Click here for a message on COVID-19 prevention measures

All of us here at Cascade Collision Repair want you to know we care deeply for the well-being of our customers and employees. In an effort to minimize the possible spread of COVID-19,we are taking the following measures:

  1. Office employees wear face masks and production employees wear their respirators or face masks.
  2. Disinfect high touch areas in every stage as well as clean the interior and exterior of the vehicle prior to delivery.
  3. Keys are disinfected when received and prior to delivery, gloves are worn, and hands are washed frequently when handling keys.
  4. Practice social distancing by meeting customers outside for drop off and delivery. (Walk-in estimates are still offered those who prefer to do business in person.) If you do not want to come inside, please call our office upon arrival. Lehi-(801)919-8597, Provo-(801)396-8303, Orem-(801)406-8469, Park City-(435)214-1834
  5. Encourage customers who call in for estimates to submit photos online through our website www.cascadecollision.com/quote. We can also text or email a link for customers to enter their contact information and submit photos. Estimates will be written within one business day, at the latest.
  6. Payments can be made over the phone or through an email link and insurance checks can be collected outside prior to delivery if preferred.
  7. Communication with customers is handled by phone, text, or email. Customers who wish to have in person conversations are always welcome inside.
  8. Pick-up and delivery options are available for those who want their car repaired but don’t want to leave their homes.
  9. Require employees to go home if they don’t feel well, even if symptoms are unrelated to the Coronavirus.
  10. Providing all employees the option to work from home whose positions allow them to do so.

We understand the seriousness of this virus and are trying as best we know how to do our part in helping our customers, employees, and vendors remain safe and healthy. As a small business, we hope you will keep your appointment. We would love the opportunity to do everything we can to make the repair process as seamless and convenient for you as possible.


Sincerely,

Cascade Collision Repair

Tuesday, 17 May, 2016
crash test dummies

A Fascinating Look at How Human Cadavers Make Our Cars Safer

It’s The Walking Dead but with a twist: these cadavers are doing more than wandering about aimlessly, they’re driving! Driving test crash vehicles, that is. While we’ve all seen test car-crash footage featuring a violently jostled dummy, many of us don’t realize that the large majority of vehicular collision safety statistics have actually been pulled from human cadavers.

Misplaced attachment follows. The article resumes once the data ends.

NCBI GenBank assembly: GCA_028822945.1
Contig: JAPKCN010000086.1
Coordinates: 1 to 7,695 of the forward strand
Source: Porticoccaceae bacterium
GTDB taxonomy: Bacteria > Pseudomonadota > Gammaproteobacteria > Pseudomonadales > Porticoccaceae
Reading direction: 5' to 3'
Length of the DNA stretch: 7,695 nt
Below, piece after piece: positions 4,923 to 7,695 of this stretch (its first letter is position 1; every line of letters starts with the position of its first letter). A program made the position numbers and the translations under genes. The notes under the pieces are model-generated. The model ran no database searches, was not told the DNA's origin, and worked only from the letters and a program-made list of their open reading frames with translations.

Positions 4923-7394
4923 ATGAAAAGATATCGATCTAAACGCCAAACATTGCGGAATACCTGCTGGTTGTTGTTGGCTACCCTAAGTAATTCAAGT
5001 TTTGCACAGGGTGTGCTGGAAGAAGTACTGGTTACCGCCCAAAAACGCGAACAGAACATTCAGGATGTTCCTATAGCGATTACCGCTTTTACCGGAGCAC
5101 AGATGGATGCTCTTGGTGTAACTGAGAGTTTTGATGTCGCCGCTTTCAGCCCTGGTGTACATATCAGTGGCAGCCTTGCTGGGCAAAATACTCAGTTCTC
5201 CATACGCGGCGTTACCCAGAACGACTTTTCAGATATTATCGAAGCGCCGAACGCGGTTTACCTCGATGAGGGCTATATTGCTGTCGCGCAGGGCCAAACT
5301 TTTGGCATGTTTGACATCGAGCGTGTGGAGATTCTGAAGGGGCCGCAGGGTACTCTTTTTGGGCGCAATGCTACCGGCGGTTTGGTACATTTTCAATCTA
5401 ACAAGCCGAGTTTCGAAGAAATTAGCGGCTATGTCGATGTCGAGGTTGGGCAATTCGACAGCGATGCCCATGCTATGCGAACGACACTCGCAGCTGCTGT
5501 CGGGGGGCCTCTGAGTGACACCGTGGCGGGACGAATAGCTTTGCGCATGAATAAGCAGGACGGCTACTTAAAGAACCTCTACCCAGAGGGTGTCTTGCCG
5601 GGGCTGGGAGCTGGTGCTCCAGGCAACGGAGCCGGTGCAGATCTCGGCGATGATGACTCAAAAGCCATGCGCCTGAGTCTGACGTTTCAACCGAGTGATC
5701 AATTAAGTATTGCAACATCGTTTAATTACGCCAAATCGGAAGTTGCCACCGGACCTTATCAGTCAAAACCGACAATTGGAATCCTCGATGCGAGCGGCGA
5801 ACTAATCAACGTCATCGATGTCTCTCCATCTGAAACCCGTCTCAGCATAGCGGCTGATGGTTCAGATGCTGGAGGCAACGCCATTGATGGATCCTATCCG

History of the Driving Dead

The fourth leading cause of death is accidents and in attempts to make vehicular transportation safer, large amounts of time, money, and research have gone into testing and analyzing car crashes. Cadavers have commonly been used in automobile testing and safety ratings since the 1930s.

Running into Problems

The auto industry learned quickly that using cadavers in car-crash testing posed several unique problems. First off, as the New York Times eloquently put it, cadavers “lacked the durability required for repeated trials.” Second, cadavers come in an array of shapes, sizes, and conditions, giving varied and unreliable results. And finally, they respond much differently in a crash simulation, as would a living human. While claims surfaced as recently as 2008 that automobile companies were still using cadavers, this is now a very rare practice and dummies have replaced most cadaver testing.

Possible Alternatives

Researchers began experimenting with alternatives to human cadavers to address these problems and in 1966 the first dummy was created. It weighed 170 pounds with a hinged pelvis and elbows so it could sit behind the wheel just like a person would. Over the next few decades, companies continued perfecting the test dummy to accurately portray a human body exposed to the conditions of a car crash, eventually giving way to the modern version used still to this day.

While cadavers are rarely used anymore, with most auto companies opting instead for dummies or digital simulations, it is believed that human bodies are, on occasion, still used to gain critical information that only cadavers can give. Cadaver testing has even begun to leave the arena of car-crash testing and is supposedly used for researching ways to prevent concussions in the NFL.

Finding the Answers

While the thought of using human bodies as dummies may seem gruesome and morbid, we have much to thank those early test subjects for. We’ve gained tons of statistical data without any risk to human life.

Driving Dummies

The auto industry is constantly improving every model it puts on the road to deliver the most reliable and safe vehicles possible. Without the use of cadavers as research, we would likely be far behind the modern advances and safety regulations we are at today. So while some might find the use of human bodies offensive, we have high safety ratings because of their use.